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Never said Happy Spring to anyone,but what the heck. Anyway, for the last couple of years, I have had a small veggie garden. This garden has consisted of mainly tomatoes,cucumbers,and squash. In previous years I have bought the plants from the local nursery,and planted them mid-April to late April.
I decided this year to try growing these veggies by seed and see what happens. Well... I think I got overzealous. I started the seeds indoors a few weeks ago. I bought 3 Burpee seed starting trays,and have seedlings popping out of my ears! I tried various types of tomatoes(about 7 different types),2 different types of cucumbers and 2 different types of squash. They all came up! I was shocked. I figured that I might get half of what I sowed.
My first problem is I don't know what I'm going to do with all these seedlings,since my garden space is about 50 feet by 12 feet. Here comes my biggest problem... I have no idea what to do with the seedlings now. I would like to put them in larger pots outdoors,but it is still somewhat cool outside. I am afraid that if I did that they would die. I don't have any room indoors to keep them if I did move them into larger pots. Any suggestions or info on what to do with these seedlings??
The squash seedlings are getting tall,about 5 inches, and are getting somewhat leggy. The tomato plants are about 2 inches tall. Any help on this would be very appreciated!
By The way, I live in Southeast Va,zone 7b. Thanks!
To add to Slider's questions...is it ok to put seedlings out on a day like today? (84) Supposed to be nice next few days...84/83/79/77/81...Or should I still keep them inside under lights? I have just now transplanted them into 3" pots.
The squash are about too big for good transplant...you'll get a better harvest if you direct seed them into the ground where they will grow. Squash are very quick growing plants and once the start to get leggy, chances are, they're stressed...and it will be another couple of weeks before you'll plant them. I always plant squash, cuke and melon seed right in the ground. They seem to do better. This isn't saying that they will die...but you'll have better plants and a much better harvest if direct seeded.
I have bought seedlings, but only if they are just getting their first true leaves and the cotyledons..(the fleshy looking round leaf that comes first) is much bigger than the little baby leaf. Curcubits (the family that all of these belong to) do not like to be transplanted, but will live, and produce if transplanted at a very early age.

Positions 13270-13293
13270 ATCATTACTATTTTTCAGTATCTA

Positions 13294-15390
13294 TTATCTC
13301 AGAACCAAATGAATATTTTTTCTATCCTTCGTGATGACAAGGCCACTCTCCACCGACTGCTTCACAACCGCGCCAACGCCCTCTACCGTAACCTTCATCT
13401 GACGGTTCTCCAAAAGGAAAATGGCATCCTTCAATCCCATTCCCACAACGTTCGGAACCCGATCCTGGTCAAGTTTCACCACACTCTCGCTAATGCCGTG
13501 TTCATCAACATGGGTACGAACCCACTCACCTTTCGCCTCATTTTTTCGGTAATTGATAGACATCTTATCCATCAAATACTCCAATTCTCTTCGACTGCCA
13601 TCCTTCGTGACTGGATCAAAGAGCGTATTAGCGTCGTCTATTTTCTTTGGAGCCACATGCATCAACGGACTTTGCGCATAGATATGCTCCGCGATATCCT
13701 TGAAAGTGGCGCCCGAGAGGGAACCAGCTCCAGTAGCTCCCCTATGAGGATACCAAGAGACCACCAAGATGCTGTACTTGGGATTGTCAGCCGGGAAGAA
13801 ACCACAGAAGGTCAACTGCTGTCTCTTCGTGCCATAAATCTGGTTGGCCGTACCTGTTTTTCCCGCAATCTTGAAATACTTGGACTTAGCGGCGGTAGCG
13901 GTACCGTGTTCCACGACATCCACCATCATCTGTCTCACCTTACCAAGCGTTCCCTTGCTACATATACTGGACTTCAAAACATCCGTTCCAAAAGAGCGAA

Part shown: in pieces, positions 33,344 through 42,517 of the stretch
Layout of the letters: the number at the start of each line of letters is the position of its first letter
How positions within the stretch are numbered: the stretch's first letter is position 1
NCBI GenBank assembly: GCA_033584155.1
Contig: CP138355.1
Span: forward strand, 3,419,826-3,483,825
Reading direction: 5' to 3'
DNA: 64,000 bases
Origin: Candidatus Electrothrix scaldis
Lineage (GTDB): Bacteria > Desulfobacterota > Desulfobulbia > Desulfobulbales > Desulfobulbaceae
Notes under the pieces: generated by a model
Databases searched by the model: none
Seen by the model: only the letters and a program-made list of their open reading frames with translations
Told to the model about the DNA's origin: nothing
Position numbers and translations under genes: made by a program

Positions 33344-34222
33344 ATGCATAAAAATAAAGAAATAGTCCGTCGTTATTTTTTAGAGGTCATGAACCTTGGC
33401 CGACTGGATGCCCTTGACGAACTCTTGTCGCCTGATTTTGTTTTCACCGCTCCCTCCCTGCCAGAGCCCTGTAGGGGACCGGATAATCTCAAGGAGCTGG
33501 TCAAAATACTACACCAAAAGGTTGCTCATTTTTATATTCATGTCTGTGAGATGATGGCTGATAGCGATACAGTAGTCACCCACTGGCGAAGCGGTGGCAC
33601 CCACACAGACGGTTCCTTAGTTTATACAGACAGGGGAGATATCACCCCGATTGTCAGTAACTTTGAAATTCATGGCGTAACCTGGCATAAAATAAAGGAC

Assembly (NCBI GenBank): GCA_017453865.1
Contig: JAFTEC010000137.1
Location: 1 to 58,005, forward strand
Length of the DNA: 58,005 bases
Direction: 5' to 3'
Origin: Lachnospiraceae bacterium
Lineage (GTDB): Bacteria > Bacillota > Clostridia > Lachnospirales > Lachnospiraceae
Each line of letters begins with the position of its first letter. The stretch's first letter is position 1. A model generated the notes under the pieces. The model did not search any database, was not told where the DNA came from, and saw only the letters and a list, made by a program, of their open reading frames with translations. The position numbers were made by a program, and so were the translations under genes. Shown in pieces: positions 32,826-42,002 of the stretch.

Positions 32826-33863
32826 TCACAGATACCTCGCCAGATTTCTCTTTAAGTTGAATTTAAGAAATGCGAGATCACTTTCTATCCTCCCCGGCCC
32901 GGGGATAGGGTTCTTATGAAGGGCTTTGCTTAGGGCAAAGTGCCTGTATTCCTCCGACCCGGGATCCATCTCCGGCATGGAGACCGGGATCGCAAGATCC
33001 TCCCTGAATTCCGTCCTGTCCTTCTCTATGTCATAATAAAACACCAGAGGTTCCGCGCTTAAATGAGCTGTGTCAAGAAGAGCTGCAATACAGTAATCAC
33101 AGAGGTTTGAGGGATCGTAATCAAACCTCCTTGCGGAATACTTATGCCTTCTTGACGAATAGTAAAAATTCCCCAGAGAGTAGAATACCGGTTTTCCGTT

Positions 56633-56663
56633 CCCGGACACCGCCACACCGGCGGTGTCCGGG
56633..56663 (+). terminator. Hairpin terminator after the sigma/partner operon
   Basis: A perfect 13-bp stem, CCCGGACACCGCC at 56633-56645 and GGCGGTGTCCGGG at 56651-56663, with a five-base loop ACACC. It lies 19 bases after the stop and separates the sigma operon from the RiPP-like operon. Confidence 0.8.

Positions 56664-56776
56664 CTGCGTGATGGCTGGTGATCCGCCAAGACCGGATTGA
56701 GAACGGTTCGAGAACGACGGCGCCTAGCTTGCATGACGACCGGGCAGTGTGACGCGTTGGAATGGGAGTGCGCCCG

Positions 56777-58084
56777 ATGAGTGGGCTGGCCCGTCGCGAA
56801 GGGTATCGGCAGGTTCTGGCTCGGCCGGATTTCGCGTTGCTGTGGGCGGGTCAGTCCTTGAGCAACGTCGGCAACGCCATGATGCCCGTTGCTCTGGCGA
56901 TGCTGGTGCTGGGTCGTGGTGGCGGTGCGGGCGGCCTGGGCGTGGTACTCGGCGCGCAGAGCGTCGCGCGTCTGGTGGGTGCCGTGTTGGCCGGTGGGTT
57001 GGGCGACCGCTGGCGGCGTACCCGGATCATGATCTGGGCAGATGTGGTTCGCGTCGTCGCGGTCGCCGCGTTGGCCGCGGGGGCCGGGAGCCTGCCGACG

Friends, relatives and co-workers are always happy to get veggie transplants...they'll take the extras.
You 'harden off' seedlings by taking them out on nice days...but do not...repeat...do not, put them in the full sun. Put them in a shaded, protected area for an hour or two each day. You can gradually increase the time outside and the sunshine till they live outside 24/7. Only bringing them in if frost is threatened.
The tomatoes, you can transplant them, burying them partway up the stem. They will grow roots all along the buried stem, make them much more robust.
All of them: you do have a desired final count, right? You can while away some time by thinning them. Snip off at the soil line the most pathetic looking seedlings. Do that every week or so until you reach your final count.
Run outside and plant peas where you intended to plant tomatoes. That'll keep you busy until the tomatoes should go in. The peas like cold weather, are fast, and they'll add nitrogen to the soil which the heavy-feeding tomatoes will like.
Pop the pots out to the shady side of the house whenever the air temp is over 50, and bring them back in when it starts to cool off. Fend the squirrels off with a stick.